World needs to stay vigilant about active depreciation of the dollar

16:57, October 13, 2010      

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A currency war is spreading as the dollar's value against major world currencies has continued to decline in recent days. Some developed countries have begun to intervene in their exchange rates. The recovery of the global economy will suffer a negative impact if this trend is not checked.

It is the dollar that triggered the currency war. Seemingly a market move, the depreciation of the dollar is actually active.

The U.S. Federal Reserve's statement that it might restart quantitative easing — a policy central banks use to increase money supply — triggered the depreciation of the dollar. The dollar's value against the basket of currencies has decreased by 7 percent since the U.S. Federal Reserve began talk of possible quantitative easing.

The move nominally aims to further drive down the interest rate in America to prevent the occurrence of a double dip. But it will affect the value of the dollar too, prompting the dollar's devaluation. In light of the history low short-term interest rates in the United States, a further decrease in the interest rate will drive the flow of short-term capital toward markets of emerging economies, quickening the appreciation of their currencies.
 
Second, the U.S. government's strategy to double its exports within five years needs the considerable depression of the dollar. For America, boosting exports is a must in the post crisis era, because it cannot pin its hope for economic growth on the prosperity of its real estate market and consumption based on borrowing money.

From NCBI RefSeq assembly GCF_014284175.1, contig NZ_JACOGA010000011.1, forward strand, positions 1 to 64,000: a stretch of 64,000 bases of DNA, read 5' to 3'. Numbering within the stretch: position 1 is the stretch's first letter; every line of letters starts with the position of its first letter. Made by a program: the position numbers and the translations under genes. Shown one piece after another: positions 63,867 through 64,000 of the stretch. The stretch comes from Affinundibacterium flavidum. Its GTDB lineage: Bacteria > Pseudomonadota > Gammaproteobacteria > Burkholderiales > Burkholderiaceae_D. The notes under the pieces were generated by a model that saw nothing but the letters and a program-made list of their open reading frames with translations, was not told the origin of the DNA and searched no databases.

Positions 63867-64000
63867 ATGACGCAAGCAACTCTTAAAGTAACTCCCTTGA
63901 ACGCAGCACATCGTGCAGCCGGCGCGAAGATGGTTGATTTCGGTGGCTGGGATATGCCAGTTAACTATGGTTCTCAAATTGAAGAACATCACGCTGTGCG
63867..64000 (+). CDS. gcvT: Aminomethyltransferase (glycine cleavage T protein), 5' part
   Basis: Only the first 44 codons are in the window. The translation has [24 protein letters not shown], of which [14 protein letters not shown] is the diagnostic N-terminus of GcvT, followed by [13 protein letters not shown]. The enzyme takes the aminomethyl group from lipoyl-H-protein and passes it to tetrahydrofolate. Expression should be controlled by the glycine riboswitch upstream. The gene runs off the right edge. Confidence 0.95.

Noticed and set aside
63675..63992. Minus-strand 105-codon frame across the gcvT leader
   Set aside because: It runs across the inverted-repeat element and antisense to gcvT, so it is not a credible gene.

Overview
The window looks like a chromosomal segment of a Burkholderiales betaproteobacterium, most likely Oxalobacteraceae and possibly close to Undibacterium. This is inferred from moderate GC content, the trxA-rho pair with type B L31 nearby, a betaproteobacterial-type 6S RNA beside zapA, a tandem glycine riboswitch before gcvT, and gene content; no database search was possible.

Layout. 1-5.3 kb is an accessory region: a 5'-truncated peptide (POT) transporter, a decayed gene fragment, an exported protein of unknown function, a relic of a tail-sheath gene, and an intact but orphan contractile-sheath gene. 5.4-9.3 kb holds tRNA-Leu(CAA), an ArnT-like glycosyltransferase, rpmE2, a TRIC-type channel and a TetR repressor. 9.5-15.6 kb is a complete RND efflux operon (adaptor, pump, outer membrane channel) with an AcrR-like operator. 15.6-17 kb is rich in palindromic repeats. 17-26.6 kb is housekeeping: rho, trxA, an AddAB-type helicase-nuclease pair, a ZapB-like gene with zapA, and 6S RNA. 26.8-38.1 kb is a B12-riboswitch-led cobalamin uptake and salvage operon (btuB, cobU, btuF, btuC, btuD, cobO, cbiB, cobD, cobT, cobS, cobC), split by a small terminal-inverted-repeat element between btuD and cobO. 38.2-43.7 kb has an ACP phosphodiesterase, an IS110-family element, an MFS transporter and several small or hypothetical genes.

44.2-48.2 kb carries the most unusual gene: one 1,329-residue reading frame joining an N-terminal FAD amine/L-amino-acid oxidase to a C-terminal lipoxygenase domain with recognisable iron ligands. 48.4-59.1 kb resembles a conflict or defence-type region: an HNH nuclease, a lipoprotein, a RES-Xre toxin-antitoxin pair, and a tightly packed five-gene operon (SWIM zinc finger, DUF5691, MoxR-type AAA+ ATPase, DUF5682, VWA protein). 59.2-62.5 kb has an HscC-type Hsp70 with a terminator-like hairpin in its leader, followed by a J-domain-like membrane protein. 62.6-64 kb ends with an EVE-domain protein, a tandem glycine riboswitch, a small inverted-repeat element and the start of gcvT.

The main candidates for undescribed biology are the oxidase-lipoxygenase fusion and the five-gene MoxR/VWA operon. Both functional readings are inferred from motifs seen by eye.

Obviously boosting exports relying on the competitiveness of U.S. companies is not realistic in the short term. Nor is it possible to be realized by the strong demand of its trade partners. None of America's trade partners — except those emerging economies — are able to achieve growth independently. Judging from the course of history after World War II, considerable depreciation of the dollar is the sole possible option that enables America to realize the goal. In this sense, driving down the value of the dollar has become an important choice in policy for the United States to recover the sluggish economy..

The last but the most important point is that in the long run the considerable depreciation of the dollar will help America to transfer its debts to others. If we say the international financial crisis nationalized the private debts, then in the post-crisis era, the United State sees an urgent need to internationalize its debts.

A great amount of bad debts of American financial institutions have been converted to government debt through government aid measures. In 2009, America's fiscal deficit stood at 1.42 trillion dollars, 3.1 times the 2008 level. The deficit ratio surged from 3.2 percent in 2008 to 10 percent to a new high since World War II. The debt of the federal government increased to 6.7 trillion dollars, representing 47.2 percent of its GDP. In 2010, the fiscal deficit is expected to be around 1.32 trillion dollars. How America retains economic growth while reducing the deficit is a big problem for the country.

Historic experiences show debt-to-GDP ratio is not directly linked with economic growth and inflation (even devaluation) in most countries. But the United States is an exception because the dollar serves as the world currency. For instance, the ratio decreased from 121.2 percent in 1946 to 31.7 percent in 1974. Of that number, inflation accounted 52.6 percentage points, economic growth contributed nearly 56 percentage points and federal surplus contributed negative 21.51 percentage points. Even if the United States denies its motives to transfer their debts, it will unavoidably happen in reality.

Given a sluggish economy and huge amount of debts, driving the value of the dollar down is in line with America’s interests, both in short term and in long term. The international community ought to stay vigilant about the strong motive for active devaluation under the guise of a market-based move.

By Li Xiangyang, translated by People's Daily Online

(Editor:张洪宇)

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